LSU alumna Elyse Marks (2010 BACH A&D) has worked at architecture and engineering firms in the New York City area that specialize in the restoration and rehabilitation of exterior building enclosures. Over the past five years, her work has focused on exterior facade restoration of historic and landmarked buildings within New York City.
Elyse Marks (2010 BACH A&D) studies the facade of a historic building, inspecting the walls for cracks. Hundreds of feet below her, the city streets of New York buzz, a distant blur. Tethered to the side of a skyscraper, Elyse scales a window stories above the ground, trusting her harness and ropes.
“I get a rush of fear and excitement every time I go over the roof parapet of a new building – it is an incredible experience,” she shared. “The first time I went on a scaffold I remember being terrified the whole time, but at the same time I found it exhilarating. Over the years it has actually become one of my favorite parts of the job, because it means I get to see the city from a very unique perspective that not that many people get to experience.”
After earning her bachelor’s degree from LSU, Marks received a master of science in historic preservation from Columbia University in 2012. She has worked at architecture and engineering firms in the New York City area that specialize in the restoration and rehabilitation of exterior building enclosures. She is now project manager/studio head at CANY Architecture + Engineering, DPC. Over the past five years, her work has focused on exterior facade restoration of historic and landmarked buildings within New York City.
Elyse Marks scales skyscraper at 200 East 69th St, New York City.
So far she has worked on several historically significant buildings in New York City, such as City Bank Farmer’s Trust Building, Plaza Hotel, Coty Building, Crown Building, and Flatiron Building. “Contributing to the history of these significant structures has been a great honor to me, not only as a lover of architectural history with a passion for preserving the iconic New York City skyline, but also because it is extremely satisfying to see a project come to completion,” she said.
Her journey toward a career in preservation started when she was an undergraduate. Students were tasked with designing a building of their own choosing, and Marks asked a professor if she could pick an existing building on the proposed project site and create a new use. “It was my first exposure to the concepts of restoration and adaptive reuse.”
Now her projects generally begin when building deterioration is noted, potentially posing public safety issues. Marks and her team conduct a comprehensive building investigation, visiting all roofs, terraces, balconies,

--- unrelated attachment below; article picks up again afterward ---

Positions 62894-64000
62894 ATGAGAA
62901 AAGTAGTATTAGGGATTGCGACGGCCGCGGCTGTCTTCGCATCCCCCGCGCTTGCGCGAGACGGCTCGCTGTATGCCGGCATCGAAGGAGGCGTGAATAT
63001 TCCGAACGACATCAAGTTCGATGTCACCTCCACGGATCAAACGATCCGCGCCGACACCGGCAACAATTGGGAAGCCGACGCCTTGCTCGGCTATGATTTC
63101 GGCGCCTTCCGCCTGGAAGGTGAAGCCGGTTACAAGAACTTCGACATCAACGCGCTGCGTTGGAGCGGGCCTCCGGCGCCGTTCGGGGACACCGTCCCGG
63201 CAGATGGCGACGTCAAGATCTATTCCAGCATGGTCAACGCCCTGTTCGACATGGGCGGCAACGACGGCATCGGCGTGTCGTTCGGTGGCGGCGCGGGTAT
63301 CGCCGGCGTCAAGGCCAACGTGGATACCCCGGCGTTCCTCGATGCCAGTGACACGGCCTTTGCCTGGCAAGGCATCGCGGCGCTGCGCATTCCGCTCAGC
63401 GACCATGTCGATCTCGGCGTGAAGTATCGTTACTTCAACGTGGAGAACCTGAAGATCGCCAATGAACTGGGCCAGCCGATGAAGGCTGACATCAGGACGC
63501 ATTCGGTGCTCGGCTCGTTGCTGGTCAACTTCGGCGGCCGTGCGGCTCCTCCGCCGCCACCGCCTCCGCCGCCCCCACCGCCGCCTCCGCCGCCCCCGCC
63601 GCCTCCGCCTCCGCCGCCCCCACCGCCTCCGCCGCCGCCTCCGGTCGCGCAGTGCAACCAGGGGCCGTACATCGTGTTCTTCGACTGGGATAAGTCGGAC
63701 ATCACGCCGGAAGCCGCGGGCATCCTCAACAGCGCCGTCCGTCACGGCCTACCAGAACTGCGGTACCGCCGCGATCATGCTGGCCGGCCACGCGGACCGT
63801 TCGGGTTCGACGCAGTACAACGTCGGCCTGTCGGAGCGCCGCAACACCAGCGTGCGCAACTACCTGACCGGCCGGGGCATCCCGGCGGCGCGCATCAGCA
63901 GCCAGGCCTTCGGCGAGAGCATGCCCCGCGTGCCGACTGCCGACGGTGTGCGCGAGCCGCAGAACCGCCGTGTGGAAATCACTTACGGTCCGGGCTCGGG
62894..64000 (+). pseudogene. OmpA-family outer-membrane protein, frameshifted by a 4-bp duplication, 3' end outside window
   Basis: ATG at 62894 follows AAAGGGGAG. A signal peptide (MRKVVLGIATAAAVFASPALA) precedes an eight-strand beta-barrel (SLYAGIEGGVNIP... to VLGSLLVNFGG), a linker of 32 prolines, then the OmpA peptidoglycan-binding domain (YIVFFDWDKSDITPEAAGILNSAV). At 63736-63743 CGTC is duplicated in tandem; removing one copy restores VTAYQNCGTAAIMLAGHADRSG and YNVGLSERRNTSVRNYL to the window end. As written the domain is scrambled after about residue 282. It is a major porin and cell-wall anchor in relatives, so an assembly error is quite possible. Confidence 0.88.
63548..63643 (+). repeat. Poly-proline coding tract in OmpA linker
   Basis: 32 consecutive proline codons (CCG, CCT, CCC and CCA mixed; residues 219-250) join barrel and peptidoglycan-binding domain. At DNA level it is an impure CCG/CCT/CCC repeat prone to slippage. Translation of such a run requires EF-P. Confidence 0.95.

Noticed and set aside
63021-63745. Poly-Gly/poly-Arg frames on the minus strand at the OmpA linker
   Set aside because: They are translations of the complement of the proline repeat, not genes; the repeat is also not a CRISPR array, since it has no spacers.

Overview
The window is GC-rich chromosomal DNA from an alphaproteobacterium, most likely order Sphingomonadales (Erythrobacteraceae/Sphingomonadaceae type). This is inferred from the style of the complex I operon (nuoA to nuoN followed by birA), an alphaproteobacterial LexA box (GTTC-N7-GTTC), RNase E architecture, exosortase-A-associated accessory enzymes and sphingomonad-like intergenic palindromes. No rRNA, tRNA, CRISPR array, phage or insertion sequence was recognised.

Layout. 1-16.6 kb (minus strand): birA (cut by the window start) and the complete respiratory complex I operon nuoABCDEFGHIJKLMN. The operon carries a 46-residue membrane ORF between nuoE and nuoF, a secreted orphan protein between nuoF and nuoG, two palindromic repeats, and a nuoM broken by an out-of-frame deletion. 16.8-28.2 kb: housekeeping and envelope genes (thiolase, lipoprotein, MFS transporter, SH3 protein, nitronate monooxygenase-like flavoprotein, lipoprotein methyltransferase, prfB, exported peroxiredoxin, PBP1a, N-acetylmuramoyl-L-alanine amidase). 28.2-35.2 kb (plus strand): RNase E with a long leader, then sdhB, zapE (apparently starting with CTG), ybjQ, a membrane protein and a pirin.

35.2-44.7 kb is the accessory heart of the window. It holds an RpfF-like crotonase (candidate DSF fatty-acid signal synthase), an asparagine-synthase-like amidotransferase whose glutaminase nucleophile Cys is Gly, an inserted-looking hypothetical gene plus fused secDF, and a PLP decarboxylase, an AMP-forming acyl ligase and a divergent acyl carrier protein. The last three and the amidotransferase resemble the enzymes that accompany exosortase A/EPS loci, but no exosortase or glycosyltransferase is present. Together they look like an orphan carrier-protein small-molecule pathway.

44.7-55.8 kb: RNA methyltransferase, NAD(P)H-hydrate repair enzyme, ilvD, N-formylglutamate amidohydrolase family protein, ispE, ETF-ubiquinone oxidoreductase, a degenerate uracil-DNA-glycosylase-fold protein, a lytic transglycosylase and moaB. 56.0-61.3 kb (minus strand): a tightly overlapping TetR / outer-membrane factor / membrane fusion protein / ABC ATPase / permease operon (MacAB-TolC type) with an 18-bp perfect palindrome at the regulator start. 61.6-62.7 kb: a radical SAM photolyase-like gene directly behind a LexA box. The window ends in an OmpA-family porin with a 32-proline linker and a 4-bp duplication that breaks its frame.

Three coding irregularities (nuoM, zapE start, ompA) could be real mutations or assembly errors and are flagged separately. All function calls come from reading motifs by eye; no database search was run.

setbacks – “every nook and cranny of the building.” For the parts of the building that can’t be accessed
on foot, such as the exterior facade, investigations are typically conducted via rope access, which must be performed by a SPRAT- or IRATA-certified rope access technician. As a SPRAT-certified rope access technician, Marks is able to gain access to all areas of a building to perform close-up inspections, with the purpose of identifying and evaluating deteriorated components of the building facade before they become hazardous.
Marks has received recognition as a female succeeding in a formerly male-dominated field. She was featured on The Today Show, along with several of her female colleagues, on her experiences as a SPRAT certified rope access technician. She was interviewed by Madame Architect on her path navigating a male-dominated industry. “One of my proudest moments was finishing the first full facade restoration campaign where I was involved in every step of the process from initial investigation through closeout,” she said. “Being able to witness and have a hand in bringing a beautiful historic building back to its former glory was a revelatory experience for me – it really confirmed that I had chosen the right career path and that I could see myself doing this kind of work for a long time.”
New York City may seem a world away from Louisiana, but Marks said she always knew that she wanted to go to LSU, and it ultimately led her to the “city that never sleeps.” Her architecture degree was invaluable and gave her a head start when she arrived to Columbia for graduate school, she said. “Because my LSU professors had given me a strong foundation of knowledge on building systems, structures, and architectural history, I already understood the fundamentals of building and design.” The best part of her job: contributing to the preservation of historic architecture that will stand the test of time. “I know that I have participated in some small way to furthering the life of an existing building for future generations to enjoy.”
This article was featured in the LSU Alumni Magazine Spring 2021 edition, titled, "From Great Heights," written by Elizabeth Mariotti. This article is also featured on the LSU College of Art & Design news page.